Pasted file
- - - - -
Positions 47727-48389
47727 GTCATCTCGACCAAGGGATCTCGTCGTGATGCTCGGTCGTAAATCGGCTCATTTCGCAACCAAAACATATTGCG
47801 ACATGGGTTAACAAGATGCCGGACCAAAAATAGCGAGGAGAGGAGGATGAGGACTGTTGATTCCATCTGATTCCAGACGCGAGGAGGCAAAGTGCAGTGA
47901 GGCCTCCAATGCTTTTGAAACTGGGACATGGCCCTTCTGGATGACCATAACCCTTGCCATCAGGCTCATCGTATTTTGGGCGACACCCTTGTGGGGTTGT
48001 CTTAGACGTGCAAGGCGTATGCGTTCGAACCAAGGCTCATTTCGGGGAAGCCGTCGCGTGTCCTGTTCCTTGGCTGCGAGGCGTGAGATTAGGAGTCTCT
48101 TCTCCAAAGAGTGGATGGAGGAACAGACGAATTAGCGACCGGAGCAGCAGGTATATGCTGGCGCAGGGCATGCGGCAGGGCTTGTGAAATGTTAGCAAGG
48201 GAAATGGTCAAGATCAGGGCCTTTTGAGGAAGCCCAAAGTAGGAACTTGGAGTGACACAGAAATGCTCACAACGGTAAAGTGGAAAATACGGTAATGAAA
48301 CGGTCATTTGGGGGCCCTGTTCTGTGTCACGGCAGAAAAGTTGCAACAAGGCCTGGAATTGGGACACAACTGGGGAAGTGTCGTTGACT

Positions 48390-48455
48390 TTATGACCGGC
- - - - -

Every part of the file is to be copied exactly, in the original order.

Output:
Positions 47727-48389
47727 GTCATCTCGACCAAGGGATCTCGTCGTGATGCTCGGTCGTAAATCGGCTCATTTCGCAACCAAAACATATTGCG
47801 ACATGGGTTAACAAGATGCCGGACCAAAAATAGCGAGGAGAGGAGGATGAGGACTGTTGATTCCATCTGATTCCAGACGCGAGGAGGCAAAGTGCAGTGA
47901 GGCCTCCAATGCTTTTGAAACTGGGACATGGCCCTTCTGGATGACCATAACCCTTGCCATCAGGCTCATCGTATTTTGGGCGACACCCTTGTGGGGTTGT
48001 CTTAGACGTGCAAGGCGTATGCGTTCGAACCAAGGCTCATTTCGGGGAAGCCGTCGCGTGTCCTGTTCCTTGGCTGCGAGGCGTGAGATTAGGAGTCTCT
48101 TCTCCAAAGAGTGGATGGAGGAACAGACGAATTAGCGACCGGAGCAGCAGGTATATGCTGGCGCAGGGCATGCGGCAGGGCTTGTGAAATGTTAGCAAGG
48201 GAAATGGTCAAGATCAGGGCCTTTTGAGGAAGCCCAAAGTAGGAACTTGGAGTGACACAGAAATGCTCACAACGGTAAAGTGGAAAATACGGTAATGAAA
48301 CGGTCATTTGGGGGCCCTGTTCTGTGTCACGGCAGAAAAGTTGCAACAAGGCCTGGAATTGGGACACAACTGGGGAAGTGTCGTTGACT

Positions 48390-48455
48390 TTATGACCGGC